Norcross is No Union Champion

As an NJEA union member, you’ll find Donald Norcross and I share similar pro-union values. Our unions are how we’ve come to provide safety, litigious, and financial security for our members. Passing the PRO Act is a priority. Workers deserve the right to organize, intimidation-free. Workers deserve a livable wage. Workers deserve safe working conditions. Despite Norcross' claims of being a workers' rights champion, his actions have undermined workers and union members for the past decade. 

Voted to raise healthcare costs, retirement age, & freeze cost-of-living adjustments for New Jersey public employees

Even after facing "intense push-back by the state's influential unions," Donald Norcross voted for Chapter 78, which increased public employees’ healthcare costs. Despite annual raises, a larger chunk of those raises were going towards health insurance premiums. In fact, under Chapter 78, “most New Jersey public employees [were] paying more than the national average for state government workers toward their health insurance costs." 


This bill increased the retirement age and raised pension contribution rates from 5.5% to 7.5% for public employees and 8.5% to 10% for police and firefighters. It also froze cost-of-living adjustments (COLA) for retired workers. This means, as the cost of living continues to rise, pensions lose their value. Over the past 11 years, pensions have lost 25% of their original value. Considering recent unprecedented inflation, the situation is especially dire and over 27,000 have signed a petition demanding relief.

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Failure to support legislation that would reduce healthcare costs, prevent members from losing health insurance after losing a job, & boost wages

Health insurance benefits are one of the most significant challenges during union contract negotiations because of out-of-control healthcare costs. Over the past decade, wages rose by 27% while health insurance premiums rose by 55% and deductibles rose by 111%. Employers often have to choose between giving employees raises or paying for higher health insurance premiums.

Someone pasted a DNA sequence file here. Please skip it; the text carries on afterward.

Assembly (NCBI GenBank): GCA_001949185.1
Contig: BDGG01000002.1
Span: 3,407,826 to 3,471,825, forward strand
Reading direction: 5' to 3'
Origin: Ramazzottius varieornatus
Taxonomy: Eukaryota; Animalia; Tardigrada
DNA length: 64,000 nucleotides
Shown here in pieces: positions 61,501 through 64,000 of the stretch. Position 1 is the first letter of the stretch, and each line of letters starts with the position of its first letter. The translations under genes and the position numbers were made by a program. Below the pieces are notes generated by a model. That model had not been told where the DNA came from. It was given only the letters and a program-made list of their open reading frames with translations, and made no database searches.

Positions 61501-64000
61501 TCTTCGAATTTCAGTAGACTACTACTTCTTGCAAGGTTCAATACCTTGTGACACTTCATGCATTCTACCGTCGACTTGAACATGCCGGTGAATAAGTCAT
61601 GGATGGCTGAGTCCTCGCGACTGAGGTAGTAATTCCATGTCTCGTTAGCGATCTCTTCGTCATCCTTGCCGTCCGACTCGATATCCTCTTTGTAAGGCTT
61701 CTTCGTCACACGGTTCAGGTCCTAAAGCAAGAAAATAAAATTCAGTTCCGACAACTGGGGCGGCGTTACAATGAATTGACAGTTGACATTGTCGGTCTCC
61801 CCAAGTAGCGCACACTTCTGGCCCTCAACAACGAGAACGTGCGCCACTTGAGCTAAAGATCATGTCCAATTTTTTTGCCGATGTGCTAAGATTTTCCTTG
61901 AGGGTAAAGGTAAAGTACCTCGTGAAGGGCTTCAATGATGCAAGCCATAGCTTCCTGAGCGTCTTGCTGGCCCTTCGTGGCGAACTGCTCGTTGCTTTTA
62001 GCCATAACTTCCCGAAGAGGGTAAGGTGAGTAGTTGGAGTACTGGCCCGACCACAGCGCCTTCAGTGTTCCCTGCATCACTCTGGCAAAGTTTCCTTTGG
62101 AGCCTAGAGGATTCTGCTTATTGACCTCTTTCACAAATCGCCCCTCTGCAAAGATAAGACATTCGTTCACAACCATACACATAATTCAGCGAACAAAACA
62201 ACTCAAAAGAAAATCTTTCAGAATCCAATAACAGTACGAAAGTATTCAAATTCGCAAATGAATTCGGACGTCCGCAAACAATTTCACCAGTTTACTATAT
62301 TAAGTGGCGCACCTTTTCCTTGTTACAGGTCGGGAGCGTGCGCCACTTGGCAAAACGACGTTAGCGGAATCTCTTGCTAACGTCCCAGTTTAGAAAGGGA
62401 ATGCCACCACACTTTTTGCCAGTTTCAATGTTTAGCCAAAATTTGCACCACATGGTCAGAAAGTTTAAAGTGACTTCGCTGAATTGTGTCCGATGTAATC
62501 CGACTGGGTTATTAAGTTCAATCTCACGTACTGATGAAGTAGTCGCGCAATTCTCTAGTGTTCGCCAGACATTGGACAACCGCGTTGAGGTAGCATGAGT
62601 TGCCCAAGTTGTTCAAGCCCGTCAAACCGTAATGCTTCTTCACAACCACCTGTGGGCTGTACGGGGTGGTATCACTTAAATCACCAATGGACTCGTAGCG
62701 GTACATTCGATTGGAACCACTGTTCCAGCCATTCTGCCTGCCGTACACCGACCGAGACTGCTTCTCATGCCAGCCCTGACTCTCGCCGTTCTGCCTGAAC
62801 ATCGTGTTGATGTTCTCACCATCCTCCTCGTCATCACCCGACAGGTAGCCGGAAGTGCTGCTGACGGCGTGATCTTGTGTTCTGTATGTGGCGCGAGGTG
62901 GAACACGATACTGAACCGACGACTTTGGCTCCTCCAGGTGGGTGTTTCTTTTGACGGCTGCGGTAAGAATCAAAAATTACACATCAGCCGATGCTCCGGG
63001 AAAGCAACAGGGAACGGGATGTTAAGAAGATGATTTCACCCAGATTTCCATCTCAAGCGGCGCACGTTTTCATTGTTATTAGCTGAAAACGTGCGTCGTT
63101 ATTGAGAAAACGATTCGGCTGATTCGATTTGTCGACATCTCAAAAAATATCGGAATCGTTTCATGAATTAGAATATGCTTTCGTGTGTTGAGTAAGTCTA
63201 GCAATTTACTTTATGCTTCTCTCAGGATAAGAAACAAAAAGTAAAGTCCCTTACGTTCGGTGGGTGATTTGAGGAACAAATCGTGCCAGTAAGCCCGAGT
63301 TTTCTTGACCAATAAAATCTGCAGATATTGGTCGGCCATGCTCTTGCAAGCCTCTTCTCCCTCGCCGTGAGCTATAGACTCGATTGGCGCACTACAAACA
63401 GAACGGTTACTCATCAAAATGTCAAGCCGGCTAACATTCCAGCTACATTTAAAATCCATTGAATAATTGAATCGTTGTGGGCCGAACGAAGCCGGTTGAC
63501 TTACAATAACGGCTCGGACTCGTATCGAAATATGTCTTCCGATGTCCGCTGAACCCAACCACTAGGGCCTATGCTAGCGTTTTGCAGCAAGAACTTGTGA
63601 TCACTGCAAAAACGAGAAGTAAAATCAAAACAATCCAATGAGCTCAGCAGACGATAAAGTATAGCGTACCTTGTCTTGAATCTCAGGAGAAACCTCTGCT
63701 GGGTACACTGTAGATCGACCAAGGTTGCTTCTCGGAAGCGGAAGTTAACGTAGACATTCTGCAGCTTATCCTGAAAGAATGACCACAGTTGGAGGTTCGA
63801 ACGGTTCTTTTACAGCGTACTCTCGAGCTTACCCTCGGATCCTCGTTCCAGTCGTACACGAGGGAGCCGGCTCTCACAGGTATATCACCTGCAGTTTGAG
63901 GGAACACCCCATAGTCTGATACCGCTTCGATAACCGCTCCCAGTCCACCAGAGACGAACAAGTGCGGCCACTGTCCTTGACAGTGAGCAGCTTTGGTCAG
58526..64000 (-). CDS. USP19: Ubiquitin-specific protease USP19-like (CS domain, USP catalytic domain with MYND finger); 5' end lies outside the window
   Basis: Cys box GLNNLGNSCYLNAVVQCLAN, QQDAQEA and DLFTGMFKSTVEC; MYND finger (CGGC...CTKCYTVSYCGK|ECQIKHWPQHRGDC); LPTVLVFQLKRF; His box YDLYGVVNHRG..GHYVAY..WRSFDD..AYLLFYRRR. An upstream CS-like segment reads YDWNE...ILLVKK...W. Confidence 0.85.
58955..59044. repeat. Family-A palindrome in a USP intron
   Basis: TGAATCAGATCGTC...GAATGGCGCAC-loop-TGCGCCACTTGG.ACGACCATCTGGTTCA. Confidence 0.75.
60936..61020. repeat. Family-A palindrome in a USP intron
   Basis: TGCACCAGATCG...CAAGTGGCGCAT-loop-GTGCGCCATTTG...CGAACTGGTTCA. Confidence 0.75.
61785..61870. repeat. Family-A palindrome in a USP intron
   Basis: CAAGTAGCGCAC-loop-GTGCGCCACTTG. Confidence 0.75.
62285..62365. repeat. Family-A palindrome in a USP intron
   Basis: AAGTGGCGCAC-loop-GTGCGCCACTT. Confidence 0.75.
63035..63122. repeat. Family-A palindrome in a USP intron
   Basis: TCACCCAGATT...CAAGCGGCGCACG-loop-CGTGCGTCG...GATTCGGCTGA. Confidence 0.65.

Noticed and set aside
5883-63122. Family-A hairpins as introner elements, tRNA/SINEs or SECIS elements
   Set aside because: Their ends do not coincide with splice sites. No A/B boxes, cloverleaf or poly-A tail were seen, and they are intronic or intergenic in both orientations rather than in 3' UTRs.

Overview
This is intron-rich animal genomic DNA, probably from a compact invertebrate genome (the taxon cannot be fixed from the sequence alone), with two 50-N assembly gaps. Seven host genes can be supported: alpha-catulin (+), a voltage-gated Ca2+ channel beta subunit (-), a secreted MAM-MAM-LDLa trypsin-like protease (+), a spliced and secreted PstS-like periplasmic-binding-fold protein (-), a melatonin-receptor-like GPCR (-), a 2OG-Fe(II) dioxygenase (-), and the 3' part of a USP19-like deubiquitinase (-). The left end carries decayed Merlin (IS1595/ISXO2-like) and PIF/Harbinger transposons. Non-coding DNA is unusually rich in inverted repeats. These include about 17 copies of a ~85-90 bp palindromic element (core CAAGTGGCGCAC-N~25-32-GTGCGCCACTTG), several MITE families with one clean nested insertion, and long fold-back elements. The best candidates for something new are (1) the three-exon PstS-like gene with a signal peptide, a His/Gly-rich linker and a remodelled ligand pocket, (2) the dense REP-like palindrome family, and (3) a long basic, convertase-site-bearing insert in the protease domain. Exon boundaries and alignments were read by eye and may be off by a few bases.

There is a way to achieve far cheaper healthcare costs. Yale University suggests single-payer universal healthcare would save $450B annually via insurance disintermediation - cutting out the middlemen profiteers like the Norcross insurance brokerage. The Economic Policy Institute suggests these savings would boost wages and salaries, increase job quality, and lessen the stress and economic shock of losing a job - workers wouldn’t lose their jobs if they lost their health insurance.

The federal government released a report which outlined further benefits for workers: Households would "work fewer hours and retire at younger ages under a single-payer healthcare system." They could "spend time on activities other than work and maintain the same standard of living."

Unions realize this potential savings for its members. That's why the UMWA, IATSE, IBEW (Norcross' own union), NNU, TAU, NYNA, NEA, AM, CSEA, UE, UAW, AFA, AFL-CIO, CLUW, ILWU, and APWU joined a coalition for the sole purpose of supporting single-payer, universal healthcare

Despite all of these benefits, Donald Norcross was unconvinced of the need for universal healthcare - during a global health emergency. I led a year-long initiative to compel his support on this issue. I met with Norcross' staff, held a press conference, rallied at his office, wrote press releases, and provided testimony. None of this was enough to compel his support until I announced a primary challenge against him centered on this issue. 

Failure to support legislation which would guarantee safe work conditions for health care workers

Nurses were treated horribly during the pandemic. Despite being celebrated as healthcare heroes, they had to fight for safe staffing minimums and begged for adequate PPE. The CDC told them to make their own mask if they didn’t have one. They were asked to work in environments of deficiency while hospital systems were granted billions in federal aid. Hospital systems operated like corporations as they invested in off-shore tax havens and their executives made millions. The reality is hospital greed contributed to this problem.

This stress resulted in nurses joining the Great Resignation. As many nurses sought employment with temporary agencies, they found new leverage over their prior employers. Many returned to work for hospitals as temporary nursing staff on their own terms for far better pay.

Donald Norcross and a group of legislators are trying to dilute this leverage and called for an investigation and pay cap: “This situation is urgent and the reliance on temporary workers has caused normal staffing costs to balloon….Hospitals have no choice but to pay these exorbitant rates because of the dire workforce needs facing hospitals around the country.” The reality is, if hospitals had paid their nurses fairly and didn't understaff units for the sake of profits, nurses wouldn't have left.

Donald Norcross was quick to act on behalf of the American Hospital Association, one of his donors, but isn't working to support nurses. There's a bill in Congress right now that would require hospitals to staff units with safe nurse/patient ratios - HR 3165 the Nurse Staffing Standards for Hospital Patient Safety and Quality Care Act. The American Hospital Association has taken a strong stance against the bill while National Nurses United, the largest organization of Nurses in the country, supports the bill.

Donald Norcross has not signed onto this bill.